Understanding prototype practice via WTT Appendices

Bigfish

Understanding prototype practice via WTT Appendices

Postby Bigfish » Sat Feb 16, 2013 1:10 pm

Santa kindly brought me a copy of "Right Track no 15 - Railway Operation & Signalling" with Messrs. Essery and Shackleton, and a jolly interesting and informative show it is (so much so that even the Lady Wife watched the particularly riveting bit when the banana train arrives and gets shunted....).

Mr Essery recommends learning about how railways operated in practice by studying the relevant appendices to the Working Timetable ie back to the primary source material.

I've gradually reached the conclusion that what I'm modelling is "Midland in the 1930s".

So I wondered if someone could advise me on what particular documents I should swot up on, and even maybe point me in the direction of a suitable commercial source (eg copies of the originals).

Many thanks

Alan

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Tim V
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Re: Understanding prototype practice via WTT Appendices

Postby Tim V » Sat Feb 16, 2013 1:30 pm

It's important to understand that any pre 1960 document will give you what you want. Post 1960, the railway changed out of recognition.so don't restrict yourself exclusively to Midland 1930. A book from another period may give you answers.

On my WR shelf is a Service Time Table. An appendix to the timetable. A general Appendix. A signal appendix. A signal regulations book. And most important a rule book. Virtually everything stems from the rule book.

Most are originals, though some are reprints. Acquired over many years from second hand dealers, passed to me, found in junk shops....

Unfortunately, official documents will only give you part of the story. A lot of how the railways were run was not written down. However, this is not an excuse for the operation seen on most models, which bears scant resemblance to the real thing.

A favourite of modellers is to produce a picture showing some "odd" arrangement. Unfortunately, the photograph was probably taken, as it showed something unusual. Photography was relatively expensive pre war.

Do not be drawn into copying other models operations. You don't know how well the builder has done their research.
Tim V
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Armchair Modeller

Re: Understanding prototype practice via WTT Appendices

Postby Armchair Modeller » Sat Feb 16, 2013 1:57 pm

In very general terms the appendices to WTTs are descriptions of specific exceptions to general operating practices. This might include things like descriptions of how particular private sidings were operated, limits on the number of wagons that could be operated between particular points on a line, even which side of the brake van the guard should look out from to avoid being hit by another train in a tunnel.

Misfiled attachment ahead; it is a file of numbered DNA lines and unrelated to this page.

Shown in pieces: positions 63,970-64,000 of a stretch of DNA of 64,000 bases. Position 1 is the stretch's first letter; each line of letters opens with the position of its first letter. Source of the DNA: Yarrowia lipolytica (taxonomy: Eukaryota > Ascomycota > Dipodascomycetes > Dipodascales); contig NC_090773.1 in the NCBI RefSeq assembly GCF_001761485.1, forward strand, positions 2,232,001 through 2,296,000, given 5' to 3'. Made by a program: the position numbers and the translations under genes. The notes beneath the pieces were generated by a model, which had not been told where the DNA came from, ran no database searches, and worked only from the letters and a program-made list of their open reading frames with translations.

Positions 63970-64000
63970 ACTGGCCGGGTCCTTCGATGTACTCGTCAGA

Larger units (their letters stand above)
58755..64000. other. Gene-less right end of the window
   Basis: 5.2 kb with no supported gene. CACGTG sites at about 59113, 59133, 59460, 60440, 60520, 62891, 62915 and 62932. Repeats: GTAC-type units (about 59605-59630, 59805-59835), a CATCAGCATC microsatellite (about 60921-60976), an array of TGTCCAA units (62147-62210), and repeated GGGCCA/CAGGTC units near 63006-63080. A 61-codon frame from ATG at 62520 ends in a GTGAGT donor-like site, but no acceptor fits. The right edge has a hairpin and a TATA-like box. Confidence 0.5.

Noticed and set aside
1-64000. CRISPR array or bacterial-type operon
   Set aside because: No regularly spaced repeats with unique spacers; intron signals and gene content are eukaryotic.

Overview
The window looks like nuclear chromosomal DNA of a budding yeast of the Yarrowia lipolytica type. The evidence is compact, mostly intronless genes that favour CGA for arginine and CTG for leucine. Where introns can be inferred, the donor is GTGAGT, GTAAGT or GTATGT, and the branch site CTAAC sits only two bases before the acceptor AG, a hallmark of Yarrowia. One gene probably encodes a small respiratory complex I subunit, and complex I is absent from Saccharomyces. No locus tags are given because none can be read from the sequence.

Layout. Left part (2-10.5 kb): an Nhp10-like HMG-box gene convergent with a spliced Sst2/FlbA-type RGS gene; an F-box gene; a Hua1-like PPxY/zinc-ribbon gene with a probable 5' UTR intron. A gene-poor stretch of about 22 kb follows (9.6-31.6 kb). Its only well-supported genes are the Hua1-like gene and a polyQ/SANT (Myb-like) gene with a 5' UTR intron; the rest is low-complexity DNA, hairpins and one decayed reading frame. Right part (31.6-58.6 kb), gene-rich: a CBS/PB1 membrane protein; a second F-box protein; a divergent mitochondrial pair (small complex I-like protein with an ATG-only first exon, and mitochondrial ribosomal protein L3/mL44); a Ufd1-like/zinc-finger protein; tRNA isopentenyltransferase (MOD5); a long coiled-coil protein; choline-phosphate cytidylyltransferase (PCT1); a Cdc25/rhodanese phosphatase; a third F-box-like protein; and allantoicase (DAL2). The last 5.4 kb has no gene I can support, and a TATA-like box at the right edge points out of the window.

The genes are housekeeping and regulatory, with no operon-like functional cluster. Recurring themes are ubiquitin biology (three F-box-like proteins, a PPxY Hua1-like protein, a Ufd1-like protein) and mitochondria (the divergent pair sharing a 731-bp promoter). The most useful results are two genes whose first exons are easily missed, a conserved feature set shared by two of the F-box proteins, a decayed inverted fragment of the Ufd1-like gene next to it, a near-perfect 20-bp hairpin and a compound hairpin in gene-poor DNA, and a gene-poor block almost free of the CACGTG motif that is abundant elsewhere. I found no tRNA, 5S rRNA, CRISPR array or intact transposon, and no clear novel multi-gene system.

Unless you have a specific location in mind for your model, they might not be particularly useful. Even with a specific location, there might be nothing special to record.

Ebay is a source, as are secondhand book sellers. You may occasionally find them on sale at preserved railways.

Bigfish

Re: Understanding prototype practice via WTT Appendices

Postby Bigfish » Mon Feb 18, 2013 9:50 am

Thanks chaps for your helpful replies, much appreciated. To my shame having read your replies I recalled that I had already acquired (but never read!) from the Signalling Record Society the MR 1904 "Rules & Regulations for the Guidance of Officers and Men", and the Appendix to the WTT no 25 (1913). So I dug them out and what astonishing documents they are. They are so detailed and comprehensive, covering every imaginable situation (presumably built up by precedent/previous catastrophe) - I have no idea how anyone could possibly have remembered them, since you surely didn't all walk around constantly thumbing through them for the relevant para. I was particularly struck by the constant use and importance of head and taillights of various colours and combinations, and of handsignals. I notice that Rule 201 appears to have fallen into neglect by the modern railway companies: "When a deficiency of room occurs in a train while on the journey, the Guard must request the Station-master to telegraph to the next Station where carriages are kept, to have one or more in readiness to attach on the arrival of the train, reporting the fact in his journal. He must also report in his journal if he has habitually either an excess or deficiency of room in his train." Nor is the comfort of "ladies travelling alone" attended to by the Guard any more (rule 197). Good to see how much progress we've made since 1904....

The DVD I referred to had a particularly interesting section in which the Warley MRC recreated actual chunks of operations from the contemporary timetable. I'm surprised there seems to be so little written down about what you actually did in detail on a day-to-day basis to run a railway. Presumably everyone was too busy doing it. Can you think of anything which might shed light?


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